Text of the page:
AQA A Level Biology复习笔记2.2.6 Cell Fractionation & Ultracentrifugation

Cell Fractionation & Ultracentrifugation


  • Biologists and other scientific researchers may sometimes want to study one specific organelle
  • This may be to:
    • Look at the appearance of the specific organelle under an electron microscope
    • Conduct research on the specific organelle (for example, to learn more about its function)


  • To do this, a pure sample is needed (containing only the specific organelle being studied)
  • The process of separating cell organelles from each other is known as cell fractionation
  • This process involves breaking up a suitable sample of tissue and then centrifuging the mixture at different speeds
  • Cell fractionation can be split into three stages:
    • Homogenisation
    • Filtration
    • Ultracentrifugation



  • Homogenisation is the biological term used to describe the breaking up of cells
  • The sample of tissue (containing the cells to be broken up) must first be placed in a cold, isotonic buffer solution
  • The solution must be:
    • Ice-cold to reduce the activity of enzymes that break down organelles
    • Isotonic (it must have the same water potential as the cells being broken up) to prevent water from moving into the organelles via osmosis, which would cause them to expand and eventually damage them
    • Buffered (have a buffer solution added) to prevent organelle proteins from becoming denatured


  • The tissue-containing solution is then homogenised using a homogeniser
    • This is a blender-like machine that grinds the cells up (the cells can also be vibrated until they break up)


  •  This breaks the plasma membrane of the cells and releases the organelles into a solution called the homogenate


  • The homogenate (containing the homogenised cells) is then filtered through a gauze
    • This is to separate out any large cell debris or tissue debris that were not broken up
    • The organelles are all much smaller than the debris and are not filtered out (they pass through the gauze)
    • This leaves a solution (known as the filtrate) that contains a mixture of organelles



  • The filtrate is placed into a tube and the tube is placed in a centrifuge
    • A centrifuge is a machine that separates materials by spinning


  • The filtrate is first spun at a low speed
    • This causes the largest, heaviest organelles (such as the nuclei) to settle at the bottom of the tube, where they form a thick sediment known as a pellet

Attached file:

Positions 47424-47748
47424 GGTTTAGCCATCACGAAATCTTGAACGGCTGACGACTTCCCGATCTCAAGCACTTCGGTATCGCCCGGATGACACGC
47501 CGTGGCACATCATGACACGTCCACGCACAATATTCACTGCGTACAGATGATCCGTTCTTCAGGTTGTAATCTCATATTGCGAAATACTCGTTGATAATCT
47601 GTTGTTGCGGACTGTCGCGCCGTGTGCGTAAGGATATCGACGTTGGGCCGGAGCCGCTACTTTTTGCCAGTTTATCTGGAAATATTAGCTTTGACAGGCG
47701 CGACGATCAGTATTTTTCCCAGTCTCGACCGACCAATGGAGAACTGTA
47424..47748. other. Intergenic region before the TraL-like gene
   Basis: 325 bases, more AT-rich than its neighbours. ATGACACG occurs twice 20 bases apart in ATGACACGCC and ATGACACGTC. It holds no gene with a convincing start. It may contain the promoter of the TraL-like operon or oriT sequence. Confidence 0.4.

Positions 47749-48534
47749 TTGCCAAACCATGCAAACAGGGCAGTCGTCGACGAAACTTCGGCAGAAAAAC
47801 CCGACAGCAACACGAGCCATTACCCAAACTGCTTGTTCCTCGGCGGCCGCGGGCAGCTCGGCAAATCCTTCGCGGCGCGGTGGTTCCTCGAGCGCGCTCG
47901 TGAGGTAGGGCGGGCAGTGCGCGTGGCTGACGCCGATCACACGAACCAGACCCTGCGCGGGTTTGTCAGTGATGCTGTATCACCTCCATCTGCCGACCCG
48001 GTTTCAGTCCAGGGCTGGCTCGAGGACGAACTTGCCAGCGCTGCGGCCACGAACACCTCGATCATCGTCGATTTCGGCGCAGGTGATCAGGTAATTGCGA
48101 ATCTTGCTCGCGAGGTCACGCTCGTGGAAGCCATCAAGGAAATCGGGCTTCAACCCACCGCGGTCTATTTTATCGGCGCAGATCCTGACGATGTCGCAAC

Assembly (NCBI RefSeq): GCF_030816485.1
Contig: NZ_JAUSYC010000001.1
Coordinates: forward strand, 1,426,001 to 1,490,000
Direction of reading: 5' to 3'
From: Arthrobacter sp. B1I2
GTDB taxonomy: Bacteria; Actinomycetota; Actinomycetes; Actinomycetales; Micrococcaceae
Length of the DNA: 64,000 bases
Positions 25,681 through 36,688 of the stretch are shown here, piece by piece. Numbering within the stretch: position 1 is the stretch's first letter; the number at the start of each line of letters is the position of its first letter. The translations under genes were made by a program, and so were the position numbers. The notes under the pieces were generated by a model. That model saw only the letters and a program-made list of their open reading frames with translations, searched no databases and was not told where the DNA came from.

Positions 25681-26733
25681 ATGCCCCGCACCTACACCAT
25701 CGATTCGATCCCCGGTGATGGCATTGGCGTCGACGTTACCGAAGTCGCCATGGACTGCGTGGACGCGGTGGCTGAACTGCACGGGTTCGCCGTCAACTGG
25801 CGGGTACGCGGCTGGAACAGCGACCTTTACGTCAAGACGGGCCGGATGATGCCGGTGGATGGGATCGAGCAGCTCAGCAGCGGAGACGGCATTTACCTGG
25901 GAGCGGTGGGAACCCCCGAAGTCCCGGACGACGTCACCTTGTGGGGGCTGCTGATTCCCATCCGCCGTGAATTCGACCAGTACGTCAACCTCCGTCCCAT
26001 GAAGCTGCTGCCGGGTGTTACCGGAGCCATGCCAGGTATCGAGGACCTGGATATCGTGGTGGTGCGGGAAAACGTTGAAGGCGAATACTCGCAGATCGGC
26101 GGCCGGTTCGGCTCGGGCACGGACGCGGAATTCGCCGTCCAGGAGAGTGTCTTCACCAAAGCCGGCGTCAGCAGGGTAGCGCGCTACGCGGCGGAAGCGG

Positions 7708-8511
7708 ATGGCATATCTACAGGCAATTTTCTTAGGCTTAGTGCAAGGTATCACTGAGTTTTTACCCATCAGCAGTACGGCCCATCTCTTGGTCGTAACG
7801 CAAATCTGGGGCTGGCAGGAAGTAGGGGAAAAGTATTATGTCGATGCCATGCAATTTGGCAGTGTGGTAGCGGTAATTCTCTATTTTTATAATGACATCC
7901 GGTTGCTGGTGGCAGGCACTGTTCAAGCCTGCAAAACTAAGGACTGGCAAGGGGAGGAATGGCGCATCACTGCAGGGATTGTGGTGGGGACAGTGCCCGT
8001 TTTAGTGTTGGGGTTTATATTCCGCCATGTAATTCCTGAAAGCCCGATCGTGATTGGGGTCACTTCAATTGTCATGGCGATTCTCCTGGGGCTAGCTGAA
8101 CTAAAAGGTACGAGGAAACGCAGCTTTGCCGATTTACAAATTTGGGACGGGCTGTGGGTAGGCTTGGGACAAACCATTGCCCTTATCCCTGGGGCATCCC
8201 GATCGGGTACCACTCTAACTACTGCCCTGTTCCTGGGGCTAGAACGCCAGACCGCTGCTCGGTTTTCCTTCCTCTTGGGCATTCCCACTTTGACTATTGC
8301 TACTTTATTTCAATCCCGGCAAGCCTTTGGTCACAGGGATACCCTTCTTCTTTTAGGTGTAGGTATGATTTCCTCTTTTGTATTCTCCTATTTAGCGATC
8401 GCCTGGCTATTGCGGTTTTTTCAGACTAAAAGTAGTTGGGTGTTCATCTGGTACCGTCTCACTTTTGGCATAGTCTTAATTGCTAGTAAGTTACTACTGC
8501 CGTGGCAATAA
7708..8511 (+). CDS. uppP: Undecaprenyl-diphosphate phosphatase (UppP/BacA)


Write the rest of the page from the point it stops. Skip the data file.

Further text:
• The rest of the organelles stay suspended in the solution above the pellet
    • This solution is known as the supernatant


  • The supernatant is drained off and placed into another tube, which is spun at a higher speed
    • Once again, this causes the heavier organelles (such as the mitochondria) to settle at the bottom of the tube, forming a new pellet and leaving a new supernatant


  • The new supernatant is drained off and placed into another tube, which is spun at an even higher speed
  • This process is repeated at increasing speeds until all the different types of organelle present are separated out (or just until the desired organelle is separated out)
  • Each new pellet formed contains a lighter organelle than the previous pellet
  • The order of mass of these organelles (from heaviest to lightest) is usually:
    • Nuclei
    • Chloroplasts (if carrying out cell fractionation of plant tissue)
    • Mitochondria
    • Lysosomes
    • Endoplasmic reticulum
    • Ribosomes




The three stages of cell fractionation (homogenisation, filtration and ultracentrifugation) for separating organelles

Exam Tip

There are lots of new biological terms here that you need to know the definitions of, including cell fractionation, homogenisation, homogenate, isotonic, ultracentrifugation and supernatant. Make sure you learn the meaning of each of these as you will be expected to be able to answer questions that require knowledge of these terms and to use them in your answers!